The dispute between Statkraft SCA Vind AB (SSVAB), which runs wind farms in the northern Västernorrland and Jämtland regions, and Sami village Jijnjevaerie had been going on for several years, but an agreement has now been reached.
The two parties chose not to reveal any economic details from the deal, which will regulate the actions SSVAB should take in order to reduce its impact on reindeer herding in the area.
“We have a sense of grief over the loss of land, but it is nice that we have managed to reach an agreement with SSVAB over compensation for the costs we have,” Jijnjevaerie chairperson Marianne Persson wrote in a statement.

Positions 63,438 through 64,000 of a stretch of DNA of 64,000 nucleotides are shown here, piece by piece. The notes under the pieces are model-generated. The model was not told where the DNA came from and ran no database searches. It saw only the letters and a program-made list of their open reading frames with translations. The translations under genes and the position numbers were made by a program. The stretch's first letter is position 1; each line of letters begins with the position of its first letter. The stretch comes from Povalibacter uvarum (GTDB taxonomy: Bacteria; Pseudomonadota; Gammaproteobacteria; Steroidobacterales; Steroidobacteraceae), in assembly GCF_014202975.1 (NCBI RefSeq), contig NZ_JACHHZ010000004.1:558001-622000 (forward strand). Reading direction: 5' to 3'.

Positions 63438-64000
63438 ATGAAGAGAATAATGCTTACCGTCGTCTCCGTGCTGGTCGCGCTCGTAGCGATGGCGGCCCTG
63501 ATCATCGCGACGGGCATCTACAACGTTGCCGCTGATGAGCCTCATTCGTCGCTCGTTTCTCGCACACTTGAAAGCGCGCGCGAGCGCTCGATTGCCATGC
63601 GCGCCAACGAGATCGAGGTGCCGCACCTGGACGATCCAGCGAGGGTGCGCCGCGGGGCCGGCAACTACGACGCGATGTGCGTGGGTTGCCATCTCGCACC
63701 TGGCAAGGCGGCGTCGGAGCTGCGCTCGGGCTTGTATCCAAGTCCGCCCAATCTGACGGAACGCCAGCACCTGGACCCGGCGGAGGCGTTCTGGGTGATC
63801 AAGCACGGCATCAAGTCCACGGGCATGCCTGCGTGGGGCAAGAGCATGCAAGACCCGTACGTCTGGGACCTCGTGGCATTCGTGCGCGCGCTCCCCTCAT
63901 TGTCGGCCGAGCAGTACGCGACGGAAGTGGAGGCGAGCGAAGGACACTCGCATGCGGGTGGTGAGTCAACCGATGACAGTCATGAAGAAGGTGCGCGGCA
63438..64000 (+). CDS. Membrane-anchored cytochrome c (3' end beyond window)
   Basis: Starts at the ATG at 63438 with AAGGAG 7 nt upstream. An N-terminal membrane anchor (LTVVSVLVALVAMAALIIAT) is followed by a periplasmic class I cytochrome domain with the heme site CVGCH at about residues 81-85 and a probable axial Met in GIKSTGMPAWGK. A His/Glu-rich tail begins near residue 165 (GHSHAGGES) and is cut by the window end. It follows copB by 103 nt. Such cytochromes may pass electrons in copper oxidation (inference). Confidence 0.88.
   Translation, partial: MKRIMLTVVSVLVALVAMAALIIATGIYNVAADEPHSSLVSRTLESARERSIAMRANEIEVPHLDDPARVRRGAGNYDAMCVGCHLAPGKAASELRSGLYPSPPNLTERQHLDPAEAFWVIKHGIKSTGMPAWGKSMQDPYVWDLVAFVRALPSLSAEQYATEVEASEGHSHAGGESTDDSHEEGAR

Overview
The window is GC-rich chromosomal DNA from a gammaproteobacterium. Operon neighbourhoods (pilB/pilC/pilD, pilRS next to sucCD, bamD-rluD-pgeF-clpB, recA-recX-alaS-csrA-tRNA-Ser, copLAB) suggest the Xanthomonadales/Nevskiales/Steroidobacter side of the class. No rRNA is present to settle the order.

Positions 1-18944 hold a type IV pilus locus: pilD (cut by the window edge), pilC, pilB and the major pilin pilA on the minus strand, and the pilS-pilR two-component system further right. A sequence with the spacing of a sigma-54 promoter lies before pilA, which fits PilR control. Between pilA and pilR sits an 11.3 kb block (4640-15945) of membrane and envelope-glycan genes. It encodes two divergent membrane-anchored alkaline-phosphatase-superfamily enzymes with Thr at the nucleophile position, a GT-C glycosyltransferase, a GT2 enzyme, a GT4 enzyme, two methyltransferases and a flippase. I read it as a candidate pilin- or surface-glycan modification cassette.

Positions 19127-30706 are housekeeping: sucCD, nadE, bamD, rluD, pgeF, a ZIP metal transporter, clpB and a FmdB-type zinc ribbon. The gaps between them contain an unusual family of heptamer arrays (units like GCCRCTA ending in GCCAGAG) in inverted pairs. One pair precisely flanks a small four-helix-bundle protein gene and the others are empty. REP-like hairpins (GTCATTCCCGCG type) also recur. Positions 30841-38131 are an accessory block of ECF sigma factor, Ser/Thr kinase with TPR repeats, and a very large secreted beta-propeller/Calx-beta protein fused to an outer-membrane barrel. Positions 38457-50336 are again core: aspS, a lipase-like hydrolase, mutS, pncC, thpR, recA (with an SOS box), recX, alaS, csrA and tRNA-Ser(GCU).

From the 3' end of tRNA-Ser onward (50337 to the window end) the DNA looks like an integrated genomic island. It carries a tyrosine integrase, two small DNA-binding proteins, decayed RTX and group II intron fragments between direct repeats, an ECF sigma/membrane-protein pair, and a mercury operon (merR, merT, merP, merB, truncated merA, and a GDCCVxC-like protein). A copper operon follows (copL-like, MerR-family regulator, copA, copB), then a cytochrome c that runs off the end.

Sami villages are cooperatives that organize reindeer herding within specific geographical areas. There are 51 different Sami villages in Sweden.
The villages have been involved in other disputes over operations on their land in the past. In March 2016, the Sami village of Girjas won a long-running legal battle with the Swedish state over fishing and hunting rights on its territory.
In October 2014 meanwhile, authorities in Norrbotten in northern Sweden rejected plans to allow iron ore mining in Kallak, near Jokkmokk, due to concerns over the impact on reindeer grazing in the area.
The indigenous Sami people have lived in Scandinavia since the last Ice Age, more than 10,000 years ago.
SSVAB is 60 percent owned by the Norwegian state through Statkraft, while the rest of the wind farm operator is owned by Swedish consumer goods company SCA.